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Sudhakar Vadivelu, Leroy Sharer and Michael Schulder

The authors present the case of a patient that demonstrates the long-standing use of megestrol acetate, a progesterone agonist, and its association with multiple intracranial meningioma presentation. Discontinuation of megestrol acetate led to shrinkage of multiple tumors and to the complete resolution of one tumor. Histological examination demonstrated that the largest tumor had high (by > 25% of tumor cell nuclei) progesterone-positive expression, including progesterone receptor (PR) isoform B, compared with low expression of PR isoform A; there was no evidence of estrogen receptor expression and only unaccentuated collagen expression. This is the first clinical report illustrating a causal relationship between exogenous hormones and modulation of meningioma biology in situ.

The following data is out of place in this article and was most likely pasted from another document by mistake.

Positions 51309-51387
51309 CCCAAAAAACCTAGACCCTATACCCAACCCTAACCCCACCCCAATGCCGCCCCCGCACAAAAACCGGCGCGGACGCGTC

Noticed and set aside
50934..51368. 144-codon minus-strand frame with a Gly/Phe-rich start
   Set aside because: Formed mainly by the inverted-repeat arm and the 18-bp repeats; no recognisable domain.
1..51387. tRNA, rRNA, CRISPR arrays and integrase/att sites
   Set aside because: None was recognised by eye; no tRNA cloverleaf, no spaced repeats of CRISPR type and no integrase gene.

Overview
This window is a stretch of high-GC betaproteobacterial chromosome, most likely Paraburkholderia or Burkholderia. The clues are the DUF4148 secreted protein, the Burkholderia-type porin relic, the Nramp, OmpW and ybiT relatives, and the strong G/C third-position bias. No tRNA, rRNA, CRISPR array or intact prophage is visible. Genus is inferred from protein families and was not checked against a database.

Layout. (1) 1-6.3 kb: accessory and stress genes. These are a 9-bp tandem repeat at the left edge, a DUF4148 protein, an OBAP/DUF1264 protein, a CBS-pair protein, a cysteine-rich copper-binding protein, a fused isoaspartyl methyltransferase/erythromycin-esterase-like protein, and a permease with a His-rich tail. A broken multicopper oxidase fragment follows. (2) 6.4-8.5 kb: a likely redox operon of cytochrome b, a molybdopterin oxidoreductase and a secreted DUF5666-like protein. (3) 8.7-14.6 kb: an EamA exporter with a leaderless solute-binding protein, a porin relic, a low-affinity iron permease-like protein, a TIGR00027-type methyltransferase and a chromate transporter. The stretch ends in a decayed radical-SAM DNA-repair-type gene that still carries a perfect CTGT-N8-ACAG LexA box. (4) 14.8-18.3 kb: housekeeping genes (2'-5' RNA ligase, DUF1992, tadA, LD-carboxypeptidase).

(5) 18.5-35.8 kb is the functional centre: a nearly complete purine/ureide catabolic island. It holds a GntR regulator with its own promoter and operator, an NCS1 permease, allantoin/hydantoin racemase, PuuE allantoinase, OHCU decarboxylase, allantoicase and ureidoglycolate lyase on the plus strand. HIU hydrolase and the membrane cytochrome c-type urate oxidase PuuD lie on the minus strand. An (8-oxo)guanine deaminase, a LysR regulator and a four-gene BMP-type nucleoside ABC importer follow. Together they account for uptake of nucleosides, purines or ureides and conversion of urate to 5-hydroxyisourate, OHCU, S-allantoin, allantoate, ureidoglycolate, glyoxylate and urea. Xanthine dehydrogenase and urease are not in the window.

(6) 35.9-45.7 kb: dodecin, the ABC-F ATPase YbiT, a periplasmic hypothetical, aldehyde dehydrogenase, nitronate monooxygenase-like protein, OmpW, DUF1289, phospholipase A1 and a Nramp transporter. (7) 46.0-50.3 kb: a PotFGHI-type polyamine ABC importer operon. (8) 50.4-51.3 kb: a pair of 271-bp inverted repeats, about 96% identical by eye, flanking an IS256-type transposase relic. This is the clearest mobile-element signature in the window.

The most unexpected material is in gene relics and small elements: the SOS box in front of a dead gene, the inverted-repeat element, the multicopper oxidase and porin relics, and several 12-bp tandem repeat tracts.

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Michael Schulder, Jay S. Loeffler, Anthony E. Howes, Eben Alexander III and Peter McL. Black

✓ Harvey Cushing performed over 2000 operations on patients with brain tumors, including 832 for gliomas. He implanted radioactive radium needles, known as a “radium bomb,” in a small number of these patients. He was not impressed with the results and did not pursue this method of treatment in a serious way. The authors present here Cushing's little-known experience with brachytherapy and discuss the reasons for his lack of interest in this technique, despite his advocacy of radiotherapy for certain lesions. An interesting perspective is offered for contemporary neurosurgeons involved in the treatment of brain tumors with cranial irradiation.